January 7, 2010

Mario Chard

ON THE QUESTION OF WHAT DRIVES CORONARY CIRCULATION, BIOLOGY CLASS, MORGAN HIGH SCHOOL, 1999

Because it seemed sensible then
to ask, considering the compounds
we discussed, how process coursed
on to further process as curtains parting
backward, I took his silence as a sign
of reflection. Then Mr. Mowery,
with all the steady grace of a man
who knew the sacrifice of his responses,
who must have regretted the analogy
of the body’s inner-workings to a city’s
infrastructure, decided instead to answer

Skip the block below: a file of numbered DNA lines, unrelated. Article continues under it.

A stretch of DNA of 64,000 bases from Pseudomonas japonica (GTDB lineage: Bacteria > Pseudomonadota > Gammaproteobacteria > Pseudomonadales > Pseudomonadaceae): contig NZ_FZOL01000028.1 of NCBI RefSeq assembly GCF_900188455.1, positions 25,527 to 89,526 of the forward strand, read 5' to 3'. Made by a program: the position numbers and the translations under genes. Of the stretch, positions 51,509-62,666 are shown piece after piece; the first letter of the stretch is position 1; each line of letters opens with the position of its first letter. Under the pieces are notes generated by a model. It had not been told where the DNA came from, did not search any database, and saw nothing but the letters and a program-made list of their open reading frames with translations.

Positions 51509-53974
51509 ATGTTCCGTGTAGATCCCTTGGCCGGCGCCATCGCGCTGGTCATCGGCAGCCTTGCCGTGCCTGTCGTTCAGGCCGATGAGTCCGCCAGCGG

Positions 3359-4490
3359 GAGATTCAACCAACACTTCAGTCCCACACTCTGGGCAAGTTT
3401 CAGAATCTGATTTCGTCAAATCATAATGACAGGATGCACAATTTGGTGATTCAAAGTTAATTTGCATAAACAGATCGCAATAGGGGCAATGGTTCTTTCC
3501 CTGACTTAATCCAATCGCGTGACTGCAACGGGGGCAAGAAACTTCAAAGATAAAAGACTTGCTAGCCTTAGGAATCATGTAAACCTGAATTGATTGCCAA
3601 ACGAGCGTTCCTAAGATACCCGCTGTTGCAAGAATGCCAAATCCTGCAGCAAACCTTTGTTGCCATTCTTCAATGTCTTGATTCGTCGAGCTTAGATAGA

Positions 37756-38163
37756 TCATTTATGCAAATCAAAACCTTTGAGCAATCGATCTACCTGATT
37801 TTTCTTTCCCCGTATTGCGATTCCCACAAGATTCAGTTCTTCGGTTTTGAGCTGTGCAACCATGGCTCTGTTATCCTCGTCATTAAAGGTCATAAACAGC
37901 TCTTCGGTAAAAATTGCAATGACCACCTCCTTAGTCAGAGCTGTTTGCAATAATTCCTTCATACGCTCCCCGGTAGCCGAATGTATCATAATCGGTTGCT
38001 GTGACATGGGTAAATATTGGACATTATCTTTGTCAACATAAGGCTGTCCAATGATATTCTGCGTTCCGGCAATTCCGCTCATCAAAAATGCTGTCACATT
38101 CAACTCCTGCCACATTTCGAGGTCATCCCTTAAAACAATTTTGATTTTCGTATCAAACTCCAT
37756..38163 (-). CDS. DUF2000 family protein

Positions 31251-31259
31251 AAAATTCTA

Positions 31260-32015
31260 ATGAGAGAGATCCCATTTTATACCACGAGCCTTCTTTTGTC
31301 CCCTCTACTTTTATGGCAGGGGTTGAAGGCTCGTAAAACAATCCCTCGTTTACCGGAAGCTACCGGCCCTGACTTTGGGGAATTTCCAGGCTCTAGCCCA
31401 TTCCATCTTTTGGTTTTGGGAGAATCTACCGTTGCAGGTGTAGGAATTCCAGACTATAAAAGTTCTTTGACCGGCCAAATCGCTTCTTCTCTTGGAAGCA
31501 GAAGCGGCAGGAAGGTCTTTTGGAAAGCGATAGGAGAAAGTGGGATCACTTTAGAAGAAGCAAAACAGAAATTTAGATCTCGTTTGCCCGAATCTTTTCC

with his eyes, the first true look he ever gave
directly, leaving me to wonder
how he could have sensed the deeper inquiry
of a student who only questioned
the function of arteries, one who learned
too late, perhaps, while mapping the bloodlines
back to the drum of their source,
that every new study of the body must lead
to this same fear, sustained by the memory
I then recalled of a night preceding Christmas,
my mother alone in the living room,
dressing the tree she redeemed from a box
in the corner, and I who could not sleep
beside her, watching her restore the order
of branches and needles, threading its limbs
with tubes and colored lanterns,
bulbs of light and streaming fluid,
so that I turned startled by that illumination,
held her side until the rushing of those
lights had ceased and I could fall asleep.

from Rattle #31, Summer 2009